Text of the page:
Shares on Wall Street tumbled in premarket trading Friday as worries flared over turmoil in the banking sector and potentially worsening risks of recession.
A sign for a Wall Street building is shown, (AP file photo) Futures for the Dow Jones Industrial Average slid 1% before the bell and the benchmark S&P 500 fell 0.8%.
Most U.S. bank stocks fell between 2% and 4%, dragged down by Deutsche Bank, which fell more than 10% on reports that the company was facing higher costs for insuring itself against default.
Investors are worried that more banks might suffer a debilitating exodus of customers following the second- and third-largest U.S. bank failures in history. That turmoil is clouding the outlook for what the Federal Reserve will do with interest rates after hiking them to market-rattling heights over the last year.
The fear is that all the turmoil in the banking industry could cause a sharp pullback in lending to small and midsized businesses around the country. That could put more pressure on the economy, raising the risk for a recession that many economists already saw as likely.
Shares in the troubled First Republic Bank slid another 5% early Friday, while KeyCorp, PNC and M&T all fell more than 2%.
Deutsche Bank’s shares plunged as much as14% after an overnight surge in credit default swaps — a hedge against defaults for bond investors. Other European banks also lost ground. Commerzbank dropped 8.7%, Societe General skidded 7.7% and Credit Suisse, itself subject to a government-arranged buyout by UBS, dropped 8.6%. UBS gave up 8%.
Regional banks’ shares in Asia were modestly lower Friday, with HSBC Holdings plc losing 2.9% in Hong Kong while mid-sized Japanese bank Resona Holdings declined 2.6%.
Shares in Japanese energy and electronics company Toshiba Corp. gained 4.2% after it announced late Thursday that it had accepted a $15 billion tender offer from a buyout fund made up of the nation’s major banks and companies. If regulators approve it, the proposed buyout by private equity firm Japan Industrial Partners would be a major step in troubled Toshiba’s yearslong turnaround effort, allowing it to go private.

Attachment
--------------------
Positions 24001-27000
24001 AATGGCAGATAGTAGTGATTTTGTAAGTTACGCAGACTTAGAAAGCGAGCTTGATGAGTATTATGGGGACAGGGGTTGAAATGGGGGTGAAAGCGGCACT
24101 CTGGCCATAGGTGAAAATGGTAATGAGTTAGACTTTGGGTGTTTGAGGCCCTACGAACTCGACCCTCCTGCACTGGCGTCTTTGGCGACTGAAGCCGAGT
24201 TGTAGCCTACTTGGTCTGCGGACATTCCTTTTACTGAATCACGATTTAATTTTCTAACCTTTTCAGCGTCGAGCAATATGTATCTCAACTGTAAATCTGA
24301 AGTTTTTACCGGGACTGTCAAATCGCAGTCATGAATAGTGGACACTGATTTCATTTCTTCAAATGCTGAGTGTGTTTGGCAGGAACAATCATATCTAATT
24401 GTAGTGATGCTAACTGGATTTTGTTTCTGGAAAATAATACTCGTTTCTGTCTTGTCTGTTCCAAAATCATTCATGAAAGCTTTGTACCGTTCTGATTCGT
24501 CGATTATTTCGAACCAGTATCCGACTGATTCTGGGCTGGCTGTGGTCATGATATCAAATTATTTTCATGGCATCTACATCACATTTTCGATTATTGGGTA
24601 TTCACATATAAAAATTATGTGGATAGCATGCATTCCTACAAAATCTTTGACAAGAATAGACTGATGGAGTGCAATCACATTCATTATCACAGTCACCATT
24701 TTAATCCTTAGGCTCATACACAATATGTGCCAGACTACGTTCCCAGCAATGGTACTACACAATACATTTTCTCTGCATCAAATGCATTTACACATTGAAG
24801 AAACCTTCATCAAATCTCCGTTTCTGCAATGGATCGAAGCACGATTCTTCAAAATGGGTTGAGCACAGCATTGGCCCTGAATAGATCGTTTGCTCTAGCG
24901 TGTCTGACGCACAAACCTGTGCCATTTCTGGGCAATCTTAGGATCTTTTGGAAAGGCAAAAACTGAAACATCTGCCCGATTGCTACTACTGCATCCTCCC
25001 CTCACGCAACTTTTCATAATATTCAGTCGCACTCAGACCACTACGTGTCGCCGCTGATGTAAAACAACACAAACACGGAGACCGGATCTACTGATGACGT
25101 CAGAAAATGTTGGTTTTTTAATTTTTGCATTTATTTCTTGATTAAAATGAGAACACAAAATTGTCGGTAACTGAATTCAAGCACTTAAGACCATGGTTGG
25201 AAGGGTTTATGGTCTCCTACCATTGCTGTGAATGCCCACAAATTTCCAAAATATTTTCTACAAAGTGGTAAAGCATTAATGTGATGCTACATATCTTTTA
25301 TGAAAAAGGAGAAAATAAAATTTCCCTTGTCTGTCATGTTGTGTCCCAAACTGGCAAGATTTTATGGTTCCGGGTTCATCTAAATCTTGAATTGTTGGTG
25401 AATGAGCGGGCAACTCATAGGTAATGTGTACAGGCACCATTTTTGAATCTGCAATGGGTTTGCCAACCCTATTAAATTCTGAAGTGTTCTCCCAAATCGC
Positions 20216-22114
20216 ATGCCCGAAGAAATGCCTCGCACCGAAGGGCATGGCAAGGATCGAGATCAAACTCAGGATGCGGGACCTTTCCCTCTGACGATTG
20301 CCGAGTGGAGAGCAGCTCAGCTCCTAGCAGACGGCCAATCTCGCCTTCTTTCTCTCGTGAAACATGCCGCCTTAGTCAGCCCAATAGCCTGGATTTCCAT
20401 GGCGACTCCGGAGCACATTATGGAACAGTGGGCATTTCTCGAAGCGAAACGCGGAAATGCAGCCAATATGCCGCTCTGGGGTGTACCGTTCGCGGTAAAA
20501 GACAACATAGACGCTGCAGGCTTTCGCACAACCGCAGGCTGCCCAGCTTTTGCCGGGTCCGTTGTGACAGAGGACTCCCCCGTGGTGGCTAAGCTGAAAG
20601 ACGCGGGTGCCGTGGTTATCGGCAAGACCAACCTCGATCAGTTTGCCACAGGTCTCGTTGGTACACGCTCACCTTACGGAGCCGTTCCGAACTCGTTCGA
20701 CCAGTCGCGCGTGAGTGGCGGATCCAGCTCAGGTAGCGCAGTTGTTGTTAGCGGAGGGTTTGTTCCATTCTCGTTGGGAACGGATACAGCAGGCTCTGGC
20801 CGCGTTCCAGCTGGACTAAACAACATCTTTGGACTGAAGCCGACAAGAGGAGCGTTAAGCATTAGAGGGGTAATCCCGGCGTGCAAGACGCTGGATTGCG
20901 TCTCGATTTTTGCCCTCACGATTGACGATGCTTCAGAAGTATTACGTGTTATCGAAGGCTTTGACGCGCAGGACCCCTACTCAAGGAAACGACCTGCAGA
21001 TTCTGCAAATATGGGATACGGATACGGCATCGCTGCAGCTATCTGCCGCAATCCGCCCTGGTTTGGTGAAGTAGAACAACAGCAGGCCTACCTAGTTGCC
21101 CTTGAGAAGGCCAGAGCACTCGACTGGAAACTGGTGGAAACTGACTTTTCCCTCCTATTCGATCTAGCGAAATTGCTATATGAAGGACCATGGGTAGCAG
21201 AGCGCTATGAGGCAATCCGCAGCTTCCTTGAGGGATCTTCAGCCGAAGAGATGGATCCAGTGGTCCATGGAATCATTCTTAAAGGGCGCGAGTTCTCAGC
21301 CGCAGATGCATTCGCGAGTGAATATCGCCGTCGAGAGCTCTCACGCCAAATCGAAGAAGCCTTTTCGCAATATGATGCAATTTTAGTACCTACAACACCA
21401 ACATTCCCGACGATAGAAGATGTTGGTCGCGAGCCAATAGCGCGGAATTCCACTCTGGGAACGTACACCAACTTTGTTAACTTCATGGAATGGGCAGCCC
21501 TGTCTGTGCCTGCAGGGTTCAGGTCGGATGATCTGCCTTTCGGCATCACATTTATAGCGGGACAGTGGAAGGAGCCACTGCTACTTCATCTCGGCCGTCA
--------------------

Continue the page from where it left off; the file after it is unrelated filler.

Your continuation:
In Europe at midday, Germany’s DAX lost 2.4%, the CAC 40 in Paris tumbled 2.3% and Britain’s FTSE 100 declined 1.8%.
Tokyo’s Nikkei 225 index lost 0.1% to 27,385.25 and the Kospi in Seoul gave up 0.4% to 2,414.96. Hong Kong’s Hang Seng slipped 0.7% to 19,915.68 and the Shanghai Composite index sank 0.6% to 3,265.65.
Australia’s S&P/ASX 200 shed 0.2% to 6,955.20. Shares fell in Mumbai but rose in Bangkok and Taiwan.
Oil prices fell 3.5% after Energy Secretary Jennifer Granholm said re-filling the U.S. strategic reserves would take years. The Biden Administration released hundreds of millions of barrels from the reserve to counter skyrocketing gas prices after Russia invaded Ukraine.
The reserve has fallen to levels not seen since the early 1980s and some of the price support for crude at around $70 per barrel was based on those reserves being topped off.
U.S. benchmark crude oil dropped $2.45 to $67.51 per barrel in electronic trading on the New York Mercantile Exchange. It gave up 94 cents to $69.96 per barrel on Thursday.
Brent crude, the pricing basis for international oil, lost $2.44 to $73.06 per barrel.
The U.S. dollar fell to 129.97 yen from 130.83 yen. The euro slipped to $1.0742 from $1.0833.
On Thursday, the S&P 500 added 0.3% for its third gain in four days while the Dow Jones Industrial Average gained 0.2%. The Nasdaq composite held up better thanks to strength in technology shares, gaining 1%.
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